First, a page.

Geetanjali Mukherjee

Thursday, May 29, 2014

Embrace Iterations to Keep Perfectionism at Bay

Sometimes what we think of as lack of productivity can be really an attack of perfectionism. When I find myself not making progress, or as much progress as I would like, I always resort to comparing myself to other's who are far more prolific, or labelling myself lazy.

Perfectionism as the Enemy of Productivity

Recently, I read this book that made me realise often my stalling progress can be linked back to too high standards on my part, and fear that I won't be able to meet those standards. The book: Hillary Rettig's The 7 Secrets of the Prolific. In it she describes the signs of a perfectionist attitude, and I recognised in myself many of them. She also describes a process for getting through writing a book, which I think can be applied to other projects as well.

I have a tendency to think as a writer that I should write one ok first draft, one much better second draft, and one final, well-polished third draft. Rettig dismisses this theory, and states that we should go through "as many drafts as it takes". And the proper procedure is to write one terrible draft, make the next one slightly less terrible, and so on, until you are happy with the outcome. This approach basically allows you to suspend the anxiety associated with approaching your project, and you find yourself getting closer to the finished product much quicker, thanks to reduced procrastination and fear. For each draft she suggests tackling the obvious flaws, and moving on, which is similar to dealing with the low-hanging fruit first, something I discussed in a previous post.

This concept reminded me of computer programming, and especially a concept known as iterations. In the context of programming, you basically repeat a part of a program on a loop, till you get the desired result. In the context of work, it means to do a specific step in your workflow over and over, each time improving it slightly, getting it closer to the outcome you want. App developers do this all the time, releasing updates, with each version solving a few more bugs, adding a few more features.

Applying Iteration to My Work Process

I read about an author sometime back approaching her work the same way (I can't remember who it was at the moment), and I decided to apply this approach to an aspect of my work - designing a cover for my second self-published book. For "Will the Real Albert Speer Please Stand Up?", my book about Albert Speer, one of the members of Hitler's cabinet, I knew roughly what I wanted for my cover. Once I found an image I was happy with, I decided to apply the several versions approach to see if that made it easier and less stressful for me.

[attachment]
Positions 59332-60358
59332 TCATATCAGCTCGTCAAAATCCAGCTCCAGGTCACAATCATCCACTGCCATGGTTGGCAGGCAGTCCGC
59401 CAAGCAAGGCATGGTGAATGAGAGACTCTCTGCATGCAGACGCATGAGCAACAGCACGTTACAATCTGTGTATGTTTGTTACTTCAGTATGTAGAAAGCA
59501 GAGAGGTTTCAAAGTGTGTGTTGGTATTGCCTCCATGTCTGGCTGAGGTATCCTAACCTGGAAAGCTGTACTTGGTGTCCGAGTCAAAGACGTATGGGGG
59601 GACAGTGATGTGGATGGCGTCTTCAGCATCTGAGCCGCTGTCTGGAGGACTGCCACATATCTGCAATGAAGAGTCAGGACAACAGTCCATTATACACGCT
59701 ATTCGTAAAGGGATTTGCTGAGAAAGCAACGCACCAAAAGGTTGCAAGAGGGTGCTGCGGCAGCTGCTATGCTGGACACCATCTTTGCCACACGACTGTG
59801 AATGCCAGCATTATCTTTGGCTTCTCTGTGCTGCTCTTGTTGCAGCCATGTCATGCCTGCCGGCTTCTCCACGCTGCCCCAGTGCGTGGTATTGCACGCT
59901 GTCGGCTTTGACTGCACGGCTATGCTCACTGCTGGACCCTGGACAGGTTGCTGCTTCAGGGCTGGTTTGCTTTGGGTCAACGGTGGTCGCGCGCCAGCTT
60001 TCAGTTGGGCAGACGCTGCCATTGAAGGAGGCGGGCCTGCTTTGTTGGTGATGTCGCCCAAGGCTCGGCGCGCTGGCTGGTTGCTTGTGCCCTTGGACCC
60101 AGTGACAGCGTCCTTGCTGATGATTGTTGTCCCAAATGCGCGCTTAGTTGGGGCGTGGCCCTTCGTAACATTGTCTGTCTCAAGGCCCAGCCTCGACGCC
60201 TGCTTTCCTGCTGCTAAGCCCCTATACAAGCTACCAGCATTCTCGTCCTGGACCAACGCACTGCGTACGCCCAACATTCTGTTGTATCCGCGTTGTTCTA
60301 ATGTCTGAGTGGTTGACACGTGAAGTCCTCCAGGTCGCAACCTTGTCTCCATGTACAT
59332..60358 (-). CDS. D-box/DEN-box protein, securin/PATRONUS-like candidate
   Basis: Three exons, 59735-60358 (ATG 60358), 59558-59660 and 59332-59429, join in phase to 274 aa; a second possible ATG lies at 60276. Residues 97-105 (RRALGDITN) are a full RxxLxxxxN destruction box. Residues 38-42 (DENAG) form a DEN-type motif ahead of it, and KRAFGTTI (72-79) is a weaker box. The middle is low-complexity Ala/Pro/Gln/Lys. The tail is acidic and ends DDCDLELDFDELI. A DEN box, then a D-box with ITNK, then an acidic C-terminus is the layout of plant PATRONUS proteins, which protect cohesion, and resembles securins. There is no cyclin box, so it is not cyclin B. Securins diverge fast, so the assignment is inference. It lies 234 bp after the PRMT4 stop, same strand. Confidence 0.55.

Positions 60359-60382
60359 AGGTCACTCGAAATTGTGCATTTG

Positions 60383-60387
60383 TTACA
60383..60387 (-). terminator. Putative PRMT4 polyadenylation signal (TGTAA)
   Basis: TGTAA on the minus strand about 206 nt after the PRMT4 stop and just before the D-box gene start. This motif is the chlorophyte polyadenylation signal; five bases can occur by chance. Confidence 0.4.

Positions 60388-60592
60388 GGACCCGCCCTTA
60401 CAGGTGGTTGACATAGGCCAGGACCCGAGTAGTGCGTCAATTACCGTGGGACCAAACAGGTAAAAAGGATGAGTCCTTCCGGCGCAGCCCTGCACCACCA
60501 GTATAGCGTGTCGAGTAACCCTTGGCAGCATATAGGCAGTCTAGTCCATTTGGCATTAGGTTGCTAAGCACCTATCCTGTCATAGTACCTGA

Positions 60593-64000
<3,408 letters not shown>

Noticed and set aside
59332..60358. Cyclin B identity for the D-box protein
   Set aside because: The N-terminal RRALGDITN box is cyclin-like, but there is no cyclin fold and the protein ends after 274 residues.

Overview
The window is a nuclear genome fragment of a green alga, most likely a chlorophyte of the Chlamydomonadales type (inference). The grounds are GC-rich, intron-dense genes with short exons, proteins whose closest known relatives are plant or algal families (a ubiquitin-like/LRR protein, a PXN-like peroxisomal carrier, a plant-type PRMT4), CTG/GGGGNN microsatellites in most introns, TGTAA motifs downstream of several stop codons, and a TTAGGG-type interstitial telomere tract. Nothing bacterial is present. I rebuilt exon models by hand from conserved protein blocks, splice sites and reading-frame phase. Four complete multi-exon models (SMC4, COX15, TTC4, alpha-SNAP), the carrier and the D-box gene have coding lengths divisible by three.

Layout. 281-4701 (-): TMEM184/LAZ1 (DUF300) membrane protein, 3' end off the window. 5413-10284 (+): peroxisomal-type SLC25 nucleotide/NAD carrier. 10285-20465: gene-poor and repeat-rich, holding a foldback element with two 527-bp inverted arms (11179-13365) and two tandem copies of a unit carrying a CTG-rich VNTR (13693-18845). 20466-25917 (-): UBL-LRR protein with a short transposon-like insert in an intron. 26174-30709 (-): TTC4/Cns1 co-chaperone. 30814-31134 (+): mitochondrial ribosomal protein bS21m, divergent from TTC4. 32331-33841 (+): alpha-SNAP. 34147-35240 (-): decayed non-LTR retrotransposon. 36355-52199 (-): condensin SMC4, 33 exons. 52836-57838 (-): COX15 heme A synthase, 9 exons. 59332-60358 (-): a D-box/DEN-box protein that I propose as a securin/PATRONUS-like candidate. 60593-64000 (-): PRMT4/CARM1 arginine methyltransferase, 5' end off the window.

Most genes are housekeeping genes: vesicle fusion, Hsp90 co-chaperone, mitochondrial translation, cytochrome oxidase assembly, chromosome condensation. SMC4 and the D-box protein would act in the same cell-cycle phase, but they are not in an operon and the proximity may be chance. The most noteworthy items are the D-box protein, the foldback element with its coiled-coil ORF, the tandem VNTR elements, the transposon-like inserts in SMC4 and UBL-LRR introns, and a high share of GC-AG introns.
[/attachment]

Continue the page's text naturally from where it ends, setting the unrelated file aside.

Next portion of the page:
Around the 6th or 7th version I was so frustrated, I was ready to just go with one of the several versions I had produced, none of which were any good. Then, while waiting for feedback on the version from my mom, I discovered a different software I could use, and quickly created another version, which I was finally happy with it. That was the version I uploaded with the book, and was my cover for about a month.

However, a few days ago, I had an idea for tweaking the cover slightly, and created the 10th version. This is the version I am going to keep as the final one, and here it is.

Deciding in advance that I was going to have several versions allowed me to crank out 9 versions in the space of a couple of hours. Usually, I would create one, get stressed that it wasn't perfect, feel the urge to procrastinate, and put off completing it for a while, maybe even a few days. Knowing that I had several chances, and that I was willing to accept an almost outcome allowed me to get quite close to a good cover, and I got done much quicker.

I have now been applying the iteration mind-set to my current writing projects, and I have noticed its much easier to get through the process of revising knowing I can always have more drafts to fix what I am unable to fix right now, and I move right along to the next section.

What project are you procrastinating on right now that you can bring the magic of iteration to?

Update: I have updated this cover again - in March 2016, and I am now really happy with it. I guess that just proves the advice above - keep tinkering and keep taking action. 

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